Sustained climb rate at best Vclimb at altitude 0-9km.

Numbers in "()" are for MW-50 for D-9. MW-50 was used on irregular scale in 1944 for D-9, and as standard from about end of 1944/early 1945. K-4 figures are with MW-50.


Alt__Me109G-2_____Me109K-4____FW190A-8___FW190D-9

0km___20.6________24.5_________17.2______18.1_(22)
1km___22.5________24.7_________15.5______17.9_(21. 8)
2km___23.6________23.5_________14.2______17.6_(20. 3)
3km___19.5________22.4_________14.0______16.0_(19. 6)
4km___17.2________21.9_________13.9______15.5_(18. 9)
5km___16.6________20.2_________13.5______15.0_(17. 1)
6km___15.4________17.5_________11.2______14.1_(14. 1)
7km___12.9________15.0__________9.0______11.3
8km___10.4________12.5__________6.6_______8.6
9km____8.0________10.0__________4.4_______6.5



Alt__P-38J
0km___18.9
1km___18.4
2km___18.0
3km___17.5
4km___16.7
5km___15.8
6km___14.9
7km___13.3
8km___10.9
9km____8.5

Alt___P-47D
0km___16.1
1km___15.0
2km___13.9
3km___12.8
4km___11.7
5km___10.7
6km____9.6
7km____7.9
8km____6.1
9km____4.3

Alt__P-51D
0km___17.5
1km___17.6
2km___17.8
3km___15.9
4km___14.3
5km___14.0
6km___13.6
7km___11.6
8km____9.4
9km____7.1



Sources and plane data:

-P-51D. As given by the book 'America`s Hundred Thousend'

-P-38. USAAF`s "Performance comparison of Current Fighter Airplanes" Table.
and USAAF`s "Performance comparison of Current Fighter Airplanes, Liquid Cooled - Inline" Graph. Plane has 2x1600 BHP, as on late Js ans Ls.

-P-47D. USAAF`s "Performance comparison of Current Fighter Airplanes" Table. Subtype not given in document, but plane has 2600 BHP and weights 14 087 lbs at T-O.

-Me 109G-2: Plane has normal T-O weight of 3100kg and uses 1310 PS (1.3 ata) out of 1475 PS (1.42ata) maximim available.
Source: Finnish climb tests on serial plane MT-215

-Me 109K-4. Plane weights 3400 kg and has 2000PS .
Source Messerscmitt`s flight tests of Bf109K-4 dated 1.19.45 and 11.12.44.

-FW 190A-8: Plane has normal T-O weight of 4300kg, Erhohte Notleistung (0-6.3km) through tests, running at 1.58/1.65ata.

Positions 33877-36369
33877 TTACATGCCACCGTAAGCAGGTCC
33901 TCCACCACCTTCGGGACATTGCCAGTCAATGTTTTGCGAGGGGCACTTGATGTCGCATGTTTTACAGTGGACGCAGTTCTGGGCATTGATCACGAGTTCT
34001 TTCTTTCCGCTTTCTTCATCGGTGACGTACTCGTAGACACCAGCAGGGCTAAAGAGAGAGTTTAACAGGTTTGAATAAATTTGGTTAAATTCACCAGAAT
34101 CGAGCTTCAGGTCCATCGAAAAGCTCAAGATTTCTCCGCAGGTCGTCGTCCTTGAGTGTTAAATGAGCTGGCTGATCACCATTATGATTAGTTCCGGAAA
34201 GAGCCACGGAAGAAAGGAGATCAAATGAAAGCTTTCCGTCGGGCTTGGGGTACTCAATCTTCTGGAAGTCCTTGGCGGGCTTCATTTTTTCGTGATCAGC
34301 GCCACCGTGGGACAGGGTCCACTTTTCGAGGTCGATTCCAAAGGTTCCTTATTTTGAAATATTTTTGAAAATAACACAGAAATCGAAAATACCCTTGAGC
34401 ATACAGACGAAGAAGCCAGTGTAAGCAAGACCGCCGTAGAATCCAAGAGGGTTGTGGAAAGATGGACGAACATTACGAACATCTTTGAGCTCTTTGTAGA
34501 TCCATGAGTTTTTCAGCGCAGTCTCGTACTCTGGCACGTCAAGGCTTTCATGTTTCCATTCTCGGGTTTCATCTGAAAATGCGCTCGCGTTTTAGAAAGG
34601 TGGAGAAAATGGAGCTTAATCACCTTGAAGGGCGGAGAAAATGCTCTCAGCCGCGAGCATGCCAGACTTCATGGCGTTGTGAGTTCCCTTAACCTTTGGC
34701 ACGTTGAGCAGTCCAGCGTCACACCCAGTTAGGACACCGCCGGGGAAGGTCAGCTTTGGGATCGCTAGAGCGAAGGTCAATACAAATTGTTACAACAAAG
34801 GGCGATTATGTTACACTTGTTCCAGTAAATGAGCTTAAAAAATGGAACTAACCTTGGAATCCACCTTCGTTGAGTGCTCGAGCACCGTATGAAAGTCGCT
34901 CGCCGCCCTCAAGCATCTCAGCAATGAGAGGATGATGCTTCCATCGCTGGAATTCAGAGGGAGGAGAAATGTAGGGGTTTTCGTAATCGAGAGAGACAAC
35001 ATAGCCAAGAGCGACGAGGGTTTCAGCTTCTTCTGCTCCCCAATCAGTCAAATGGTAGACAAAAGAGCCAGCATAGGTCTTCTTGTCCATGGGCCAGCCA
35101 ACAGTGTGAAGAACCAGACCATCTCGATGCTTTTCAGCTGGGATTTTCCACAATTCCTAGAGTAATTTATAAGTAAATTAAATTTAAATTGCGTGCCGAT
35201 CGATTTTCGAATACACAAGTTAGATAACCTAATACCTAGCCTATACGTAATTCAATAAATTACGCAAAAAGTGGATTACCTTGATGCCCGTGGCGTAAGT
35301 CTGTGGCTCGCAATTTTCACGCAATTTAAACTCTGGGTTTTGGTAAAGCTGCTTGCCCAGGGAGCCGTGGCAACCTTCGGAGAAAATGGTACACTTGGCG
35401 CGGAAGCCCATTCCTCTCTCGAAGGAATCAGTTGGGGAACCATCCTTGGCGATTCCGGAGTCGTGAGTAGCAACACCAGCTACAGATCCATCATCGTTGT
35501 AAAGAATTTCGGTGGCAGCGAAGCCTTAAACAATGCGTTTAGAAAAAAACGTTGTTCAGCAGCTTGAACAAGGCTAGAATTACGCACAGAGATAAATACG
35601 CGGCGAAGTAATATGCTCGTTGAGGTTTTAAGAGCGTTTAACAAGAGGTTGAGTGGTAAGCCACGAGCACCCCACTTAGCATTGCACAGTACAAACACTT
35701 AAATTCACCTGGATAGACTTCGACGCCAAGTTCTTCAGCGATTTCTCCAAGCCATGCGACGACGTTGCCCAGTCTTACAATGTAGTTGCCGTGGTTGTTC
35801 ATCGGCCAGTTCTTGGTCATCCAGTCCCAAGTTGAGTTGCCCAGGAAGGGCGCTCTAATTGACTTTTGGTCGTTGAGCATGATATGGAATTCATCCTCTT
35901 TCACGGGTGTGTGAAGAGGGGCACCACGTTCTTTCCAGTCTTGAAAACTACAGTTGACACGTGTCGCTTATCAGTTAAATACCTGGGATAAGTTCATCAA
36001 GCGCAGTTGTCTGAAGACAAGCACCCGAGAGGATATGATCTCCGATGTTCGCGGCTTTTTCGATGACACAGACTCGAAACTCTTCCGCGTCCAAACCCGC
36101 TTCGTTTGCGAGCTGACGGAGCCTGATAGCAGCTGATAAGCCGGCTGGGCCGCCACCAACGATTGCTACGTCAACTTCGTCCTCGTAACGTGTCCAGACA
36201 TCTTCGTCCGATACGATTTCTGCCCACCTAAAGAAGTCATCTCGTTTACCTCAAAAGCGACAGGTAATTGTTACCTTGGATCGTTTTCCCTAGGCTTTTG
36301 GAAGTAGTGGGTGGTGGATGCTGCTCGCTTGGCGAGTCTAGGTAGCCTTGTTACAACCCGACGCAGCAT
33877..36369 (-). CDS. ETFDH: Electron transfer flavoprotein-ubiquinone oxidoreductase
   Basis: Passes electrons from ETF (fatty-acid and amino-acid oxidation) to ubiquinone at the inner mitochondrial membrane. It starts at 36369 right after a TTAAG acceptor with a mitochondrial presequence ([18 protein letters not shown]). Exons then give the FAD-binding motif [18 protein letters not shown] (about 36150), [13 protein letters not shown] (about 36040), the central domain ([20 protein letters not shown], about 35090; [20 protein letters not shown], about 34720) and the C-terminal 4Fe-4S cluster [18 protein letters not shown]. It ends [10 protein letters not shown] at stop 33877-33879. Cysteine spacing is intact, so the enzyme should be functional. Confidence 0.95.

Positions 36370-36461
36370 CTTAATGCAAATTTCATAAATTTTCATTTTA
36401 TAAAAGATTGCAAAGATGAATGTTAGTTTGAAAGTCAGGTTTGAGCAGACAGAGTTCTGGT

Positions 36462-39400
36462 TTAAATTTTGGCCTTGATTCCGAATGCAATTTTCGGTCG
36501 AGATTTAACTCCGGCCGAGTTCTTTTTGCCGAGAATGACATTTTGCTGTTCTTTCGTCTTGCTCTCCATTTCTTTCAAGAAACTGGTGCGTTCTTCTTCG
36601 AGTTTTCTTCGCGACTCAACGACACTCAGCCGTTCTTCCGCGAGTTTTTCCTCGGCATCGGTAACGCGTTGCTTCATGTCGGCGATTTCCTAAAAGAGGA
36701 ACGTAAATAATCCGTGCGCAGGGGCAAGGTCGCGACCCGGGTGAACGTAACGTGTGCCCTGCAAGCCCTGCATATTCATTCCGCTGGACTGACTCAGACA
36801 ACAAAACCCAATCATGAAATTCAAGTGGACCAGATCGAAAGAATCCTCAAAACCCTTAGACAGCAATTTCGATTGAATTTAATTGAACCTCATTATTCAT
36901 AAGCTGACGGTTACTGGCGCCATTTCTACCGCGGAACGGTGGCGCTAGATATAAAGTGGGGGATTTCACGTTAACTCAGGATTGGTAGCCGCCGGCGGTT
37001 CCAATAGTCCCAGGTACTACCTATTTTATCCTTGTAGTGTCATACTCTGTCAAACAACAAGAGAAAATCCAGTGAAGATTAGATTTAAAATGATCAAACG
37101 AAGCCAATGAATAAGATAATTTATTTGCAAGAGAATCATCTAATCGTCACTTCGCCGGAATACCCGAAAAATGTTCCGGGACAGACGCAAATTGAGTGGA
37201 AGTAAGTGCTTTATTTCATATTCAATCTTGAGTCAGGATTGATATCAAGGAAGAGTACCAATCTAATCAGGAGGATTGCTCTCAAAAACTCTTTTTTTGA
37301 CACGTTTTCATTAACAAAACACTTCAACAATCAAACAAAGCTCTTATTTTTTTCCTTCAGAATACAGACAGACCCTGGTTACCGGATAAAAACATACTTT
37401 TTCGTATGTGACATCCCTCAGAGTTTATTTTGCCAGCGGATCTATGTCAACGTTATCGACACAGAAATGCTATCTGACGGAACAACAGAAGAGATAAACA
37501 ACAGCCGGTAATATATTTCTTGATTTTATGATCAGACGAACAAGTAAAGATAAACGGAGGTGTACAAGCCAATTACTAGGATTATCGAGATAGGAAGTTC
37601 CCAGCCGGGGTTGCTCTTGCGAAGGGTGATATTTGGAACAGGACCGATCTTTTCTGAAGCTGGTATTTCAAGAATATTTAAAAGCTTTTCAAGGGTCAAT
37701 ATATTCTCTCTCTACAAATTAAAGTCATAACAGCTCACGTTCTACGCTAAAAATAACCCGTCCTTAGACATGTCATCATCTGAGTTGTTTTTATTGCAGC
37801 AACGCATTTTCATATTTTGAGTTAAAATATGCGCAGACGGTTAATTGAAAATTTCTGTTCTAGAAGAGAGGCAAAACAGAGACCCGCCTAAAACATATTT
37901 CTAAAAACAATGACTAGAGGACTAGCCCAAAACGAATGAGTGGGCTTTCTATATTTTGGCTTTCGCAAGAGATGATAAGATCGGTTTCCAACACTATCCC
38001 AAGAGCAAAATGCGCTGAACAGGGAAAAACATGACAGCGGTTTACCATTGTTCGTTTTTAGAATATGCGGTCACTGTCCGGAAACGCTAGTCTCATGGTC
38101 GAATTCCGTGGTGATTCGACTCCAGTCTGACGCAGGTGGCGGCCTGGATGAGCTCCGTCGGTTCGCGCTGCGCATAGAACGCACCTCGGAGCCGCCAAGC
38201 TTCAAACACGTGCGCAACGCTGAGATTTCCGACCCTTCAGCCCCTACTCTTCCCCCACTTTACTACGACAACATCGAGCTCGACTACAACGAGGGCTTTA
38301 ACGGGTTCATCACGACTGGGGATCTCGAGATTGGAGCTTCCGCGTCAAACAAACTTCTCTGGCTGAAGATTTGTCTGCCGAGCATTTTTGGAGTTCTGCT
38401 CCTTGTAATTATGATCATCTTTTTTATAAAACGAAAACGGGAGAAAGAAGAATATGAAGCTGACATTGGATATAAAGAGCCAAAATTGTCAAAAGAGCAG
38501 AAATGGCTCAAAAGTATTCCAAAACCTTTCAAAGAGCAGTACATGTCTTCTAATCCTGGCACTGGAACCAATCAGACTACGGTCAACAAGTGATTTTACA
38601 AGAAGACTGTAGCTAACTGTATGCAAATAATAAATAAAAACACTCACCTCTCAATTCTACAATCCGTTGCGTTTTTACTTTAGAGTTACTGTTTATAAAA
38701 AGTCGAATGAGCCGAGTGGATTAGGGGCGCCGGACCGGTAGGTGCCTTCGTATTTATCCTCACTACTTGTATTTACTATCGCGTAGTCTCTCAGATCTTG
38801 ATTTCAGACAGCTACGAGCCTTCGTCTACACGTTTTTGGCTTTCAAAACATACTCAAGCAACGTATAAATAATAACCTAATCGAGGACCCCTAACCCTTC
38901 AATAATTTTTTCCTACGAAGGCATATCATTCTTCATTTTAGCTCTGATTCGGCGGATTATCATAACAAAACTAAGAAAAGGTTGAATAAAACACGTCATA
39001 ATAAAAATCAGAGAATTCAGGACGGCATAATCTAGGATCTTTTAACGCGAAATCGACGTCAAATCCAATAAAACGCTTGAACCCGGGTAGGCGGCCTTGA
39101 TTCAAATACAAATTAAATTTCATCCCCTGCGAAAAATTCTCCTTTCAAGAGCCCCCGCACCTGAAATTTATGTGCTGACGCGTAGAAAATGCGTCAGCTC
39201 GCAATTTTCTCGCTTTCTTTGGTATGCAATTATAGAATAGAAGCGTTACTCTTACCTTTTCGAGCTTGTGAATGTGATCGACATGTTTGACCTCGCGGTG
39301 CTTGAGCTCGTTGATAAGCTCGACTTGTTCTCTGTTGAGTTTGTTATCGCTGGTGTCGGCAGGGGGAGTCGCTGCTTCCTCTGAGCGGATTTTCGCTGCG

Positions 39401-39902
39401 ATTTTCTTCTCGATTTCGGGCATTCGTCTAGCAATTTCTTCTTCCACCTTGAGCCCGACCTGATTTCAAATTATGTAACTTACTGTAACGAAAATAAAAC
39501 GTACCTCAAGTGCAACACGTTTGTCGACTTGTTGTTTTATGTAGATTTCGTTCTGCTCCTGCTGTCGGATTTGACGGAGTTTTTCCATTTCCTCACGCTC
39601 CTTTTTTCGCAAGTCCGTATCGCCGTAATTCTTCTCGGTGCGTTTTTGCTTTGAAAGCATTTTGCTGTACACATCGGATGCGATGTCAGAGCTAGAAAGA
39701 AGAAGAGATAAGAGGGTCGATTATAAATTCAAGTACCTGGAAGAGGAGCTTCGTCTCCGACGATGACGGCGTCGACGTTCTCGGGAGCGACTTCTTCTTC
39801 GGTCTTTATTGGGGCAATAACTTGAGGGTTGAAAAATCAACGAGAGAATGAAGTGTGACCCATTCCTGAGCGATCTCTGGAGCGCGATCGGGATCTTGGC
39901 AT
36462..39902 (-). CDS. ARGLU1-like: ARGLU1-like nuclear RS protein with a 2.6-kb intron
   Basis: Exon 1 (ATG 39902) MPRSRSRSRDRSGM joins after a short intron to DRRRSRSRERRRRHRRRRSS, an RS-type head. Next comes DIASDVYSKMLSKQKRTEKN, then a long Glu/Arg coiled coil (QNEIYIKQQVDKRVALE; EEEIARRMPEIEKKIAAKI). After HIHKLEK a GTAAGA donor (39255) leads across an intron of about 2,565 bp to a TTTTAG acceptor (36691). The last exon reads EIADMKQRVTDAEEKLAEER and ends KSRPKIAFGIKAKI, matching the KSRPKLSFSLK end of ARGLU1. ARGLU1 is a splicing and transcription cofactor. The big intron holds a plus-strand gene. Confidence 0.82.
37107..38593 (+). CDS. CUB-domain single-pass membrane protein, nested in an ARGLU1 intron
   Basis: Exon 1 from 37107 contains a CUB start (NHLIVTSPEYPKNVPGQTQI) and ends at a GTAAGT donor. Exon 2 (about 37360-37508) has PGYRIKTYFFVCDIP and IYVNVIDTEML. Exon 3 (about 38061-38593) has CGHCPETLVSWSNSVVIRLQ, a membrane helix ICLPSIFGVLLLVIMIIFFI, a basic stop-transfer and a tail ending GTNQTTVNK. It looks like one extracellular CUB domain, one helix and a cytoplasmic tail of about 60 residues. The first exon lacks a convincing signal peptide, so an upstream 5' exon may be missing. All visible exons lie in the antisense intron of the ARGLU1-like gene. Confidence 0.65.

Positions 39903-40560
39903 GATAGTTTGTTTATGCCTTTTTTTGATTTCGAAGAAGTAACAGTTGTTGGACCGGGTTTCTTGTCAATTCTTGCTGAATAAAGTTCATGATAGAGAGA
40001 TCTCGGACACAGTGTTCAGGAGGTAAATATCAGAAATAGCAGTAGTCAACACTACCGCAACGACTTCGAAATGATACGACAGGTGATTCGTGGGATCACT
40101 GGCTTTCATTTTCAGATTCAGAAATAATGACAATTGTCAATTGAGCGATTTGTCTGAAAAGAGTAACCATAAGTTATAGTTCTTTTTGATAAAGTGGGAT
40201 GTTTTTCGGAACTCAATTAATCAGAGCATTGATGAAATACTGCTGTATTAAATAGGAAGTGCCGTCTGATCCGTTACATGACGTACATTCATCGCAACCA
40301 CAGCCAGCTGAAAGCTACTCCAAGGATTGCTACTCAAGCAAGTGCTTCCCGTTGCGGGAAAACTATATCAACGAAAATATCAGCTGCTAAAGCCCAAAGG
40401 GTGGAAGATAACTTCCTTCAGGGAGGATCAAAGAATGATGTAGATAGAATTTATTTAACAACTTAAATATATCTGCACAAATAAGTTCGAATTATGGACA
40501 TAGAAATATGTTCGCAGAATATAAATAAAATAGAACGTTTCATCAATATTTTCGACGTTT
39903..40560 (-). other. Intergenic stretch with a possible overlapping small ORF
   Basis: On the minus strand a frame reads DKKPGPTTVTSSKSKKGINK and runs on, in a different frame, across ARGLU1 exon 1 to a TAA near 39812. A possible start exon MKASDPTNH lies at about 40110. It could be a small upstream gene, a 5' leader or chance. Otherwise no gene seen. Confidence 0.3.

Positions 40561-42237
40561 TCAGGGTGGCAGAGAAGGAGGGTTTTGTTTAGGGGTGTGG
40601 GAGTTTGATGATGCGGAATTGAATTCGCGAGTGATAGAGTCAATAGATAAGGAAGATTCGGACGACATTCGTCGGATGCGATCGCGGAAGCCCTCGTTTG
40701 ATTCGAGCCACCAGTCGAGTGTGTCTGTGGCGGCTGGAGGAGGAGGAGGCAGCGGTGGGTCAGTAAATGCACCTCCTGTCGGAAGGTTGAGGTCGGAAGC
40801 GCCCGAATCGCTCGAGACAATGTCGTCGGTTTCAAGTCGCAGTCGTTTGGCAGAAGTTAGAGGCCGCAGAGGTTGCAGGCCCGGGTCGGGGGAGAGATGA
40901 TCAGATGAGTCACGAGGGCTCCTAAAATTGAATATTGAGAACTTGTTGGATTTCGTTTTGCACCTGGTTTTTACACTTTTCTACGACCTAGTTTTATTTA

Source: Focke-Wulf Flugzeugbau Gmbh`s flight curves for FW-190A-8, dated 25.10.44, N.o. 190.801.133, page 17.

-FW 190D-9: Plane has normal T-O weight 4270kg, and is for both w. MW-50 (2100PS) and w/o it (1900PS).
Source:Focke-Wulf Flugzeugbau Gmbh`s flight curves for
"FW-190D-9 - Jumo213A. Steigleistungen", dated 24.3.45.

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Flight tests and other aviation performance data: http://www.pbase.com/isegrim

ZG77_Nagual
10-08-2003, 04:58 PM
Nice post Isegrim.

http://pws.chartermi.net/~cmorey/pics/whiner.jpg

XyZspineZyX
10-08-2003, 05:44 PM
The problem with that P-38 (White Lightning) is that it doesn't have the heavy guns in the nose.

Good performance, but I must admit - it seems kind of demeaning to a old war horse, painted up like that.

http://www.mechmodels.com/images/klv_ubisig1a.jpg


Oh yeah, I'm a P-63 whiner too! /i/smilies/16x16_smiley-very-happy.gif

ZG77_Nagual
10-08-2003, 06:23 PM
like to see comparable charts for the p63 (climb)

http://pws.chartermi.net/~cmorey/pics/whiner.jpg

XyZspineZyX
10-08-2003, 06:51 PM
Yeah me too, I don't have any climbing figures for the P-63. Bet it climbs like a rocket!

http://www.mechmodels.com/images/klv_ubisig1a.jpg


Oh yeah, I'm a P-63 whiner too! /i/smilies/16x16_smiley-very-happy.gif

XyZspineZyX
10-08-2003, 10:00 PM
Skychimp, where did you get the stuff about the onset of roll being better at high speeds?

For the rest of us, the rolling performance of the P-38, on paper, ain't bad. In a nutshell, it rolled well until higher speeds were reached, than the rate dropped quickly. The boosted aileron versions (J and L) sustained good roll at high speeds.